“All the inhabitants of the earth are accounted as nothing.” First, people are nothing before him. This does not mean that God does not care about his people. That is not the point. The point is we are inconsequential. God is what matters. He is the eternal Creator God. We do such a disservice to our children when we let them rule the house and run our lives. They must learn that they are inconsequential before God. We are nothing. Our wants are nothing. God is everything!
“He does according to his will among the host of heaven and among the inhabitants of the earth.” Second, God does what he wants. God possesses all power. We do not possess the power at all. God has power and he can do whatever he chooses with that power.
“None can stay his hand.” Third, God cannot be stopped. Are you going to make God not do something? What power do you possess to stop God for doing as he wills?
“Or say to him, ‘What have you done?'” No one can question God. This is one of the big messages in the book of Job. Who are we to question God? Who are we to declare that God is in the wrong? God is in charge and we are not.
This brings us back to the point that is made in verse 17 that ties with this. God is sovereign over earthly kingdoms and gives them to whom he wills. This is true, despite all appearances to the contrary to our eyes. We might look at the world and think that this is not true. But this is our hope in hopeless times. God is sovereign over the affairs of the earth. God is in charge even in the rise and fall of kings and leaders.
Now this truth leads to interesting questions. One notable question is does this truth mean we should not vote since God is ruling over the affairs of the earth. No, we should vote with the hope of electing people that will bring righteousness back to our nation. But this truth about the sovereignty of God means we are not disturbed by any outcome. Our faith is in God, not in the outcome. We should know what it means when God raised up and empowered wicked leaders in the scriptures. God did that to bring about the judgment that was coming to it. Whatever the outcome in any of the world’s events we know that God’s kingdom rules over the affairs of this earth. God is in charge and we are not. Even persecution must not cause us to question God’s sovereignty. We see God operating in the scriptures through these means to bring forth his will and his glory. This is our hope in troubled times.
The other point Nebuchadnezzar makes is in verse 37. God gives the rule back to Nebuchadnezzar so that he would see that all God’s works are right and “those who walk in pride he is able to humble.” God is the one who gives what we have. I hope you notice an interesting contrast that we need to think about. Pride in our human achievements is a violation to the sovereignty of God. Do you see how that worked in this chapter? Nebuchadnezzar is praising himself for all he has done and is humbled so that he would know that God rules and God is the one who has given these things to him and takes these things away. The same point can be made in Luke 12 with the rich fool. His pride in his achievements caused him to forget that God is in charge and was going to require his soul that very night.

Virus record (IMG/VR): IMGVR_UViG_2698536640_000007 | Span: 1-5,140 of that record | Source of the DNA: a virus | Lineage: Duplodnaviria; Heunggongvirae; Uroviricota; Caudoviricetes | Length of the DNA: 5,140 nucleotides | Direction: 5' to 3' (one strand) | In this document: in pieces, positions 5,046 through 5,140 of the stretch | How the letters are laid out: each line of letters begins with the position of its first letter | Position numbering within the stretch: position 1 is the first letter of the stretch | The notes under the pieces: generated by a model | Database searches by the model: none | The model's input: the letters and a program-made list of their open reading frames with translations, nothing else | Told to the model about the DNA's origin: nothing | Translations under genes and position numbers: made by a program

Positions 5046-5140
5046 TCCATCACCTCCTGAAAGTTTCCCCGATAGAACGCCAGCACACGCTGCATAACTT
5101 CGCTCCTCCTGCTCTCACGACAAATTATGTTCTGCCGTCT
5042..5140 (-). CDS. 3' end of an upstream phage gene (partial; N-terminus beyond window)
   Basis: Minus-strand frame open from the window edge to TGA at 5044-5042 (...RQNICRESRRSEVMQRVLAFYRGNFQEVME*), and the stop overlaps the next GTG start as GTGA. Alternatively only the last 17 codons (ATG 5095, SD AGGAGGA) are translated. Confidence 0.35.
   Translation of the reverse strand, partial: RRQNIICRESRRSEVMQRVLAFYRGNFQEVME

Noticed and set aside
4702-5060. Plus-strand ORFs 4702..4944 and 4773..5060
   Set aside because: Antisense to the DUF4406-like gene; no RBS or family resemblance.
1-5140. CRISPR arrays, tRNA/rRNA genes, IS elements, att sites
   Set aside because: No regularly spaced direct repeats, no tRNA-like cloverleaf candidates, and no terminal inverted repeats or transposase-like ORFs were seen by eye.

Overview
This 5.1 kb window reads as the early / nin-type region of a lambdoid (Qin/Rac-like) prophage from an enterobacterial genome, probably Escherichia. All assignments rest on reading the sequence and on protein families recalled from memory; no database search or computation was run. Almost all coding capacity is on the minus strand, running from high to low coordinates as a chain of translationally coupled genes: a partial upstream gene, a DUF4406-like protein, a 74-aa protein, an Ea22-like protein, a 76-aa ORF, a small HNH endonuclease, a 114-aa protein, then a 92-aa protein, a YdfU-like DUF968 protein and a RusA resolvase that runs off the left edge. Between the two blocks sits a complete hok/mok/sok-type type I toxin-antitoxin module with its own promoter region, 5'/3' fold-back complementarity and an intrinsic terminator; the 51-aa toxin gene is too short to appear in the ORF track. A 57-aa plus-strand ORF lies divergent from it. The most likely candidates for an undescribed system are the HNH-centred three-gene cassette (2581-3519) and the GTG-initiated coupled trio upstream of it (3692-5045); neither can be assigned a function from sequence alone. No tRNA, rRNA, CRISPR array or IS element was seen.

The rule of God and our pride in our human achievements are incompatible. When we are proud of ourselves and proud of our achievements, we are denying that God rules and that God is the giver everything we enjoy. It is not our might and intelligence but a gracious God who gave us these things. God warned Israel about this in Deuteronomy 8:11-20 that they would begin to disobey because they thought they had achieved their prosperity by their own power. James warns the same thing, declaring that every good and perfect gift comes from the Father (James 1:17). Any statement of what I have done is a denial of the rule of God and the grace of God who gives to us richly.
Think about the theme of Daniel that we have studied thus far and how it is fitting together beautifully. Daniel 1 emphasized that God gives, which we are seeing emphasized again by Nebuchadnezzar. Daniel 2 pointed out the eternal kingdom of God that shatters all world powers and nations. God rules over the nations. Daniel 3 showed that God is able to deliver his people from the hands of the wicked. Daniel 4 declares that God rules in all matters of the earth and we must humbly submit to his rule for we are nothing before him.
Remember the dream of the tree that Nebuchadnezzar had. Turn to Mark 4:30-32.
And he said, “With what can we compare the kingdom of God, or what parable shall we use for it? It is like a grain of mustard seed, which, when sown on the ground, is the smallest of all the seeds on earth, yet when it is sown it grows up and becomes larger than all the garden plants and puts out large branches, so that the birds of the air can make nests in its shade.” (Mark 4:30–32 ESV)
Jesus described his kingdom with the very same language. It is a picture of rule over all the peoples of the earth. But this kingdom will not be cut down and cannot be cut down. This is why we submit to Jesus as our King and our Lord. God is in charge and we are not. God gives and there is no place for pride in the kingdom of God. Blessed are the poor in spirit for theirs is the kingdom of heaven. Blessed are the meek for they shall inherit the earth (Matthew 5:3,5).